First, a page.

table. For example, a 12kW range will be installed in a dwelling. The
range could be added to the branchcircuit, feeder or service load
calculation at its total rating of 12 kW. Or, in accordance with Column
C in Table 220.55, we are permitted to use 8 kW instead of the total
rating of this range (see Figure 1).
There is one instance when using Table 220.55 is
required. Calculating in accordance with Table 220.55 is required if
you are trying to correctly answer an electrical test question that
pertains to this table.
Including the
total rating of one range in the service load calculation for a
onefamily dwelling does not matter much one way or the other. But,
including the total rating of multiple ranges in a service load
calculation for a multifamily dwelling could make a huge difference in
the size of the service. For example, the total rating for 50 12kW
ranges is 600 kW (600,000W). If the voltage at the service is 208volt,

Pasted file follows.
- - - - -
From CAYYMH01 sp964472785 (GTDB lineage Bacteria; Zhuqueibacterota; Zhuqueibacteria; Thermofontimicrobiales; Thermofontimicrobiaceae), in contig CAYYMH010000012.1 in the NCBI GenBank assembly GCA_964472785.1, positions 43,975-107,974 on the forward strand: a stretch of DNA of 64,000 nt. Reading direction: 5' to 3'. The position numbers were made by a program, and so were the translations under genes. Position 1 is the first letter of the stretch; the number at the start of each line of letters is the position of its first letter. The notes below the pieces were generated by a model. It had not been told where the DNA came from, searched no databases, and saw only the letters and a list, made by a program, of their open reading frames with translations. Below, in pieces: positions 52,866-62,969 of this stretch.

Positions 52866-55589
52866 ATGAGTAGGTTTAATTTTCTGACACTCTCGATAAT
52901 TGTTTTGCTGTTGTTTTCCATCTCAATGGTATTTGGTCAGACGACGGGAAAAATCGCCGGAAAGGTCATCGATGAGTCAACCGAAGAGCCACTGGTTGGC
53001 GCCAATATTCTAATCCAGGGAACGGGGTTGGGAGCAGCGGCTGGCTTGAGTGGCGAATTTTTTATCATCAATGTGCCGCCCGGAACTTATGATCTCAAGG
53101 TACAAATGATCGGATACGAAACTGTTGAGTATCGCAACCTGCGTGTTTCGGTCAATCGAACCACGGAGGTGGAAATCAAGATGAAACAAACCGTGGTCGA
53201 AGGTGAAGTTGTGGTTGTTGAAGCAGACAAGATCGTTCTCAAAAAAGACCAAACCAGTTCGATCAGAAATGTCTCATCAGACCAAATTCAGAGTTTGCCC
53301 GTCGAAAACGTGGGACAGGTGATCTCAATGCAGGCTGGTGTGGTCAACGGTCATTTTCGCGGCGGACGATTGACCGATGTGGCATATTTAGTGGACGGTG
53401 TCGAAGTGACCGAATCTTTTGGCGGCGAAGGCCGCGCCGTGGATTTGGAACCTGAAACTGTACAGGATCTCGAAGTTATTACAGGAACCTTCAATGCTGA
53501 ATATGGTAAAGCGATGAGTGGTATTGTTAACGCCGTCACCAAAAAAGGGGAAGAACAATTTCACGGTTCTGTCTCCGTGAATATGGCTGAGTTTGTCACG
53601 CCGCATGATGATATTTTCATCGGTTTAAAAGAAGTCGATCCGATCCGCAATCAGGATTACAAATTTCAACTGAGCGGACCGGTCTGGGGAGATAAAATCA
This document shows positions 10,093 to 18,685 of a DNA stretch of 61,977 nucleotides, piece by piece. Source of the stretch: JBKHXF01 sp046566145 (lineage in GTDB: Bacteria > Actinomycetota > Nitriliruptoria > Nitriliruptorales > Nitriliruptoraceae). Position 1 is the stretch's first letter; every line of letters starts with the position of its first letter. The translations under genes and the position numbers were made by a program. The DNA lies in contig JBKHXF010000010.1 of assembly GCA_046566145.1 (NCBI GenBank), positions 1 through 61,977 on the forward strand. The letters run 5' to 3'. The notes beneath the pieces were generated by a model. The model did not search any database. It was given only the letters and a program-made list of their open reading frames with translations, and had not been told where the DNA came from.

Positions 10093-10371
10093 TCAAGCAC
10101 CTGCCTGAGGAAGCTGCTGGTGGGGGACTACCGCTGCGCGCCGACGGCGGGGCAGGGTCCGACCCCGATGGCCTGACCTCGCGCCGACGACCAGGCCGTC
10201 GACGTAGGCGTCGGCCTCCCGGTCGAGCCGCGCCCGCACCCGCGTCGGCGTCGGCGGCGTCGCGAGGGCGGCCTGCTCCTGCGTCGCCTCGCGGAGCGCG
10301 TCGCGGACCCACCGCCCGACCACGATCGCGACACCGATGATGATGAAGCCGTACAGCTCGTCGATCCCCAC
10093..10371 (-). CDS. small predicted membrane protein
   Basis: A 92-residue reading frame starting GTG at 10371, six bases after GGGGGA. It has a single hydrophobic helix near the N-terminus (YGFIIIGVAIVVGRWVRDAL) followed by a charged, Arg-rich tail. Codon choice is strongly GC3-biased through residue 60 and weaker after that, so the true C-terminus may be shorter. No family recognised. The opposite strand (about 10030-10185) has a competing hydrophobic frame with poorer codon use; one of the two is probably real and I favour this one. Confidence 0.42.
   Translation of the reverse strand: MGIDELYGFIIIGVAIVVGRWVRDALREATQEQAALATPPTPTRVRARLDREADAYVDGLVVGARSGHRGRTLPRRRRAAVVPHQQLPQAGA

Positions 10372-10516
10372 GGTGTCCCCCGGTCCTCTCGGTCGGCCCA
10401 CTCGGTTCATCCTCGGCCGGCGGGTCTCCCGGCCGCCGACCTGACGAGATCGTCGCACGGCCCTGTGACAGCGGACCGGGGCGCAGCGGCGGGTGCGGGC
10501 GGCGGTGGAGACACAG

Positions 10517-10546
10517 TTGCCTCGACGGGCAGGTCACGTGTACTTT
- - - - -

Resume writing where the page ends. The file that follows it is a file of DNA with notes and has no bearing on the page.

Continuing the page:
threephase, the total current rating is 1,667A. By using Table 220.55,
the rating is 62.5 kW (62,500W). At 208V, threephase, the total
current rating is 174A. The difference between using the table and not
using the table is 1,493A. It is not likely that all surface elements
and both elements inside the range will be on simultaneously. If most
of the range is on, it will not be on for any length of time because
thermostats will cycle elements off and on. As the number of ranges
increases, the chances of the ranges being fully loaded decreases. The
table that is now Table 220.55 has been in the Code for more than 45
years.
Up to this point in the series,
household electric cooking equipment ratings have been within the
limits of Column A or Column B, not within the limits of both Columns A